14. The drive to separate from sin can drive you around the bend if you are not careful. As you become more and more separated from the world you define ever more things as sin. Consequently you find ever more “sin” in your own life. You condemn others for breaching your imposed rules but you feel guilty because you cannot keep up to your standard either. Condemning more and more of your own identity causes such internal turmoil that you either snap, have a crisis of faith or just learn to internalize the contradiction and not think about it.

    1. My guess, a lot of folks who take that route have some major cognitive dissonance going on…..

  15. Balance is a tough thing for me as a believer: how does one “flee even the appearance of evil” and “be in the world, but not of the world”? How can we “love one another” and “judge with righteous judgment”?

    I think it boils down to grace: grace views people exactly as they are, and says, “I love you.”

  16. My hubby and I just sang “Jesus, Friend of Sinners” by Casting Crowns in our church service last week. It took me singing it at least 50 times before I could do so without tearing up; it just reminded me how so very far away from Jesus’ original intention for His people most churches are today, or at least the churches we recently came out of.

    It makes me so sad to see how horribly misrepresented Christ is by those who claim to be His followers. So many times, we act nothing like Him. Occasionally, people act completely opposite of Him, and yet “are still laboring” in His name. πŸ™

    As Ghandi said, “I like your Christ, I do not like your Christians. Your Christians are so unlike your Christ.”

  17. I was at a conference last week and there was a great deal of discussion about the “Must attend our Sunday School” rule to go on mission trips and Bible camp.

    Some churches are breaking this mold and inviting as many unsaved as they can on the mission trips so while they are rebuilding homes in places like Joplin and Tuscaloosa they can casually share the gospel…and people are coming to faith in Christ. Imagine how many have been left out because we made rules to exclude “sinners” from church activities.

  18. Touche!

    What ever happened to the example set by Jesus in being the friend to sinners & the outcast?
    Even Catholics taught that!
    “and they’ll know we are Christians by our love, by our love, yes they’ll know we are Christians by our love….” I sang that song often growing up Catholic.

    After joining the fundy calvinist/primitive baptist church (I know, I know, I didn’t know any better back then… 😳 ) anyhow, they never ONCE sang that song.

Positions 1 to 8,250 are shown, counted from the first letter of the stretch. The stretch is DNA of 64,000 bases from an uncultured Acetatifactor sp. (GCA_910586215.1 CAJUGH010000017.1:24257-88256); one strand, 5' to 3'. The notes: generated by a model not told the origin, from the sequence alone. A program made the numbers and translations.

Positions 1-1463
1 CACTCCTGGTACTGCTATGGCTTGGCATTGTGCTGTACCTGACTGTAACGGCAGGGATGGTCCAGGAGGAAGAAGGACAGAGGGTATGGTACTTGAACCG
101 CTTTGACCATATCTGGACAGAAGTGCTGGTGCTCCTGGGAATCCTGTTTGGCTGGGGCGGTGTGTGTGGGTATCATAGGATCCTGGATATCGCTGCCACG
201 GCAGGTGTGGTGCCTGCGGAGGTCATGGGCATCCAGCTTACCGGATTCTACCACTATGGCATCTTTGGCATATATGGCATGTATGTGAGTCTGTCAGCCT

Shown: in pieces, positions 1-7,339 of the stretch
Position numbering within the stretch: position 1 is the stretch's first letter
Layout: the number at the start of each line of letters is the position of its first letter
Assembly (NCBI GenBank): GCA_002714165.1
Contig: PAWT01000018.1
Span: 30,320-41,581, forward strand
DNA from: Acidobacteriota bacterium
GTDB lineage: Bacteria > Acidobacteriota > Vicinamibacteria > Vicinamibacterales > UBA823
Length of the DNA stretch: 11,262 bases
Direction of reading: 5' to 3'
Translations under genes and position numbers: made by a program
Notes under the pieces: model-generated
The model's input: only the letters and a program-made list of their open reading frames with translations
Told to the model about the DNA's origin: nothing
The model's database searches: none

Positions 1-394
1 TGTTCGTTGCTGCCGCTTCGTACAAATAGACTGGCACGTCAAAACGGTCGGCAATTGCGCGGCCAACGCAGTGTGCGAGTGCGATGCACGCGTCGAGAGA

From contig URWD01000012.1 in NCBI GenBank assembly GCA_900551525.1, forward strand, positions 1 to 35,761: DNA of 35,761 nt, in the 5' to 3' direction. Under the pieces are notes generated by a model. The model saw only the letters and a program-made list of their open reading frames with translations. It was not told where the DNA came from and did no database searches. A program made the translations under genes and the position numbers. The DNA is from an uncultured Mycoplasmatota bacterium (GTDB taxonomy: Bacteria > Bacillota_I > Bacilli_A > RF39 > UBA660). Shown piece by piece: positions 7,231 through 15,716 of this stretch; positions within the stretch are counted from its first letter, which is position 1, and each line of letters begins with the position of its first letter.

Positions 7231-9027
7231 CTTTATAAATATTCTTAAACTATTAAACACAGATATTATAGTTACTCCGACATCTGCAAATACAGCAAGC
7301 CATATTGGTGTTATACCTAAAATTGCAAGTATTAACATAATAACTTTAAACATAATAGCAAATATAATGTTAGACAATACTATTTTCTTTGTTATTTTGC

Over time I realized…my God, it’s NOT about love. 😯

    I think the fundy calvinist/baptists would have sung,
    “and they’ll know we are Christians by our purity of doctrine & church membership…yes they’ll know we are Christians by our separation from humanity…” 😈

  19. It’s so true. The less traditionally Christian I become, the more open people are to me. Funny how that works out.

  20. I once had a friend who was a very devout Christian. I had the utmost respect for her, because she really strove to be a good person and a good Christian. Indeed, she was even nice and compassionate towards a transgender friend of mine, and didn’t show any judgmental behavior whatsoever. If all Christians followed her example, they wouldn’t have such a bad reputation. 😐

    1. Yep.

      What you are saying, deistfemale reminds me of that quote from Ghandi….
      “I like your Christ, I do not like your Christians. Your Christians are so unlike your Christ.” 😯

      BTW I LOVE your name. πŸ™‚

      1. Why, thank you, Shadow! πŸ™‚ I like your moniker, as well. And I love the Gandhi quote! :mrgreen:

  21. While there are times to “come out from among them and be ye separate” I try to live by “be ye in the world but not of it”. I know quoting the KJV might make me seem suspect but when I was a kid there was no NIV:)

  22. A long time ago, I heard an IFB missionary preach a message along these lines; I’ve never forgotten it. He decried the “phony separation” that keeps us from being friendly to our neighbors, and only interact with them when we are trying to persuade them to pray a prayer.

    So, there is actually hope within IFB (but I have to admit, that it was a rare thing to hear).

  23. Since, we’re talking music and videos, and getting along, I thought I’d share this video. I don’t mean to preach, but I wonder if sometimes we could be more like this video. For example, they are having a bit of good-natured fun at the different beliefs that Christian sometimes have (one’s that aren’t the fundamentals of the faith). Yet, they also know how to take the good with the not so good. They didn’t throw out the baby with the bathwater. Notice that Gaither praises the preaching and said much of it has been good. I think sometimes here at SFL we have become too bitter and thrown out everything and forgotten the good parts. Enjoy: